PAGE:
Limitations of Current Small to Mesoscale Observations

Traditional field programs have advanced our process-level understanding of the climate system and the representation of cloud processes in detailed models. Still, it has proven far more challenging to apply the field observations to constrain the parameterizations and large-scale properties of clouds in models. Challenges arise from the disparities in spatial scales between point measurements and climate models (the so-called "process-parameterization gap") as well as from disparities in temporal scales between short-term field programs and long-term climate change.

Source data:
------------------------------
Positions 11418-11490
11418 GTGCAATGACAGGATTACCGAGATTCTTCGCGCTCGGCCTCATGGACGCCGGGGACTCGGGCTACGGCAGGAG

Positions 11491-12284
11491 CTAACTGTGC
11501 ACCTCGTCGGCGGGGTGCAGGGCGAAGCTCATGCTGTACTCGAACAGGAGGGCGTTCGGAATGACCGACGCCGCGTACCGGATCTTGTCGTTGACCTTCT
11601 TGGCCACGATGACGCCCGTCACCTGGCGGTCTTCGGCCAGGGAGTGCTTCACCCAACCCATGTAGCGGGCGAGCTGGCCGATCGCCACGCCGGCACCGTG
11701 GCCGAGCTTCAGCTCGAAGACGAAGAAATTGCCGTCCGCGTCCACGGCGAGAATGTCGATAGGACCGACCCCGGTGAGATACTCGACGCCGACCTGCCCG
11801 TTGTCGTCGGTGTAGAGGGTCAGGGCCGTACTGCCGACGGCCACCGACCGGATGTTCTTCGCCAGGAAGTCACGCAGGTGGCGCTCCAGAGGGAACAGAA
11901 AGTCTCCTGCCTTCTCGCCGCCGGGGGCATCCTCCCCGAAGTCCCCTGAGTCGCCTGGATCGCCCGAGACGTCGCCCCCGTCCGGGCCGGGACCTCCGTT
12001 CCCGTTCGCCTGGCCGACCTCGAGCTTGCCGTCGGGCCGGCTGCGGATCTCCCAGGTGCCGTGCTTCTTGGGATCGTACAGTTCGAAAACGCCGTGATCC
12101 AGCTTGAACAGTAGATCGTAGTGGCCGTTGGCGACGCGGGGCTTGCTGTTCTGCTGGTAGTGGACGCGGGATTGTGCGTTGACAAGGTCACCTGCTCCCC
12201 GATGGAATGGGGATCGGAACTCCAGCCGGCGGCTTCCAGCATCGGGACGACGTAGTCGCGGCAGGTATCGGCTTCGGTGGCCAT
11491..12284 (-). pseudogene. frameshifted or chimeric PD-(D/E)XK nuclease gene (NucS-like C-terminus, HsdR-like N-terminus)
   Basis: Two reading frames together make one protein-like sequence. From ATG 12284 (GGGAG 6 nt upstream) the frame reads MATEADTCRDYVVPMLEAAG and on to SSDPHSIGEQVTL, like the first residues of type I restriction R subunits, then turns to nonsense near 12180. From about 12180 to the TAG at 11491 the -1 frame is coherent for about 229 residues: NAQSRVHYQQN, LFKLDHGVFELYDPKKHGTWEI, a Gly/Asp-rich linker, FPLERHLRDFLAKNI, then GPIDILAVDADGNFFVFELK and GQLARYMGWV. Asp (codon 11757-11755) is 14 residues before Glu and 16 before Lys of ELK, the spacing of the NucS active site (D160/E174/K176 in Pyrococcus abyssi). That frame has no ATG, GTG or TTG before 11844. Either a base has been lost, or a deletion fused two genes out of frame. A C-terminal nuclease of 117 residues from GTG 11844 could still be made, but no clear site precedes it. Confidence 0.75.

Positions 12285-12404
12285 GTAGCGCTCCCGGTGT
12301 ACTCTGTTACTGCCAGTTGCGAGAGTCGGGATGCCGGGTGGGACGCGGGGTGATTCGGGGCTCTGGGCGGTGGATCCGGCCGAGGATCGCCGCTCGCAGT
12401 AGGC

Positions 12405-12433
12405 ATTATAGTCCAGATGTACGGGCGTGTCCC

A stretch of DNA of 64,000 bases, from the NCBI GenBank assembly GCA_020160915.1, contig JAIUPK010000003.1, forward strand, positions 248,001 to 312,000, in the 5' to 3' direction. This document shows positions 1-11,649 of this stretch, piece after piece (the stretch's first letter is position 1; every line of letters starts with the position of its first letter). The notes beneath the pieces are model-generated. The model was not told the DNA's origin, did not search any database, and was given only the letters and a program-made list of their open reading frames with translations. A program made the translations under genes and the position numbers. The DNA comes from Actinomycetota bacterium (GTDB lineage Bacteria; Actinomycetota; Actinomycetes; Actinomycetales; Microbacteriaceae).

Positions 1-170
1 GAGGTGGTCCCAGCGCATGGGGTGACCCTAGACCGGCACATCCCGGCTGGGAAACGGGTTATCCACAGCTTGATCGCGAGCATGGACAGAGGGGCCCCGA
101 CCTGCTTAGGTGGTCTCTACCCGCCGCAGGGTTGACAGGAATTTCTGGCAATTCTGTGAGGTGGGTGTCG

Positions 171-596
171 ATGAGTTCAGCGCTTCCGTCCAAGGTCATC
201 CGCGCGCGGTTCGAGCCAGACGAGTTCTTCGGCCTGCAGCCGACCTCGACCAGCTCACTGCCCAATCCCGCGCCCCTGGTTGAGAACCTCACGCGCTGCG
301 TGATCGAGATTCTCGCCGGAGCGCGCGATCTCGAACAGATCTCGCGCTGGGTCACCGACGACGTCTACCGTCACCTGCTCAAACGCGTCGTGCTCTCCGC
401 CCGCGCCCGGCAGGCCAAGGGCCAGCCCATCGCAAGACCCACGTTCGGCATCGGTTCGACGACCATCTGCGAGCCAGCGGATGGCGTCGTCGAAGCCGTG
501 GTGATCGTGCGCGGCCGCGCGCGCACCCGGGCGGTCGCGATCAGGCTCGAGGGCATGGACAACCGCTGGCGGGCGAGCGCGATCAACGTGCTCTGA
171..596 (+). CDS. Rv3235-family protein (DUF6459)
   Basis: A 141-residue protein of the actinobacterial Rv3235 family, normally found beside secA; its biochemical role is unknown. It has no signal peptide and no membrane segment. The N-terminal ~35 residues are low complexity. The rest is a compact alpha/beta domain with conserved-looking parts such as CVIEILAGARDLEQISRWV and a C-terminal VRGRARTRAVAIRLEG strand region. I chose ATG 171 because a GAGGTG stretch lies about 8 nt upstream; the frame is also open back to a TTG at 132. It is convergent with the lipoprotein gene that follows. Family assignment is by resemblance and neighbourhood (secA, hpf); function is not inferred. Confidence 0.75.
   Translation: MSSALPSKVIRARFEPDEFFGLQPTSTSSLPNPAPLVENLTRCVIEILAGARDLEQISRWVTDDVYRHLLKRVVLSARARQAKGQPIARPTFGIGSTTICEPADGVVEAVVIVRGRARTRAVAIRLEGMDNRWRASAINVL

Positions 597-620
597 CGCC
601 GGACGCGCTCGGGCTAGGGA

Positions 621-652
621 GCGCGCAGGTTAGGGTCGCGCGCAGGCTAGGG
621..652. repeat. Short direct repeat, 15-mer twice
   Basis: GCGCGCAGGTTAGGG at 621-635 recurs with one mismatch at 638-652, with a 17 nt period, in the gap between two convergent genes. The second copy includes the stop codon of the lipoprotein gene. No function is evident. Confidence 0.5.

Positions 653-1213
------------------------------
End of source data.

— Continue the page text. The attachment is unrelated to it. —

To engage climate model development with fi eld measurements, we suggest that sensitivity studies with large-scale models be used more frequently to guide the design of field programs. For example, intermodel differences across ensembles of climate models could be used to identify processes, cloud systems, or aerosol-cloud interaction processes that represent major sources of uncertainty in simulations of climate perturbations. These differences could then be targeted for detailed field programs. Consideration should be given to methods that bridge the spatial and temporal gaps, so that field measurements could be used to test climate sensitivity.

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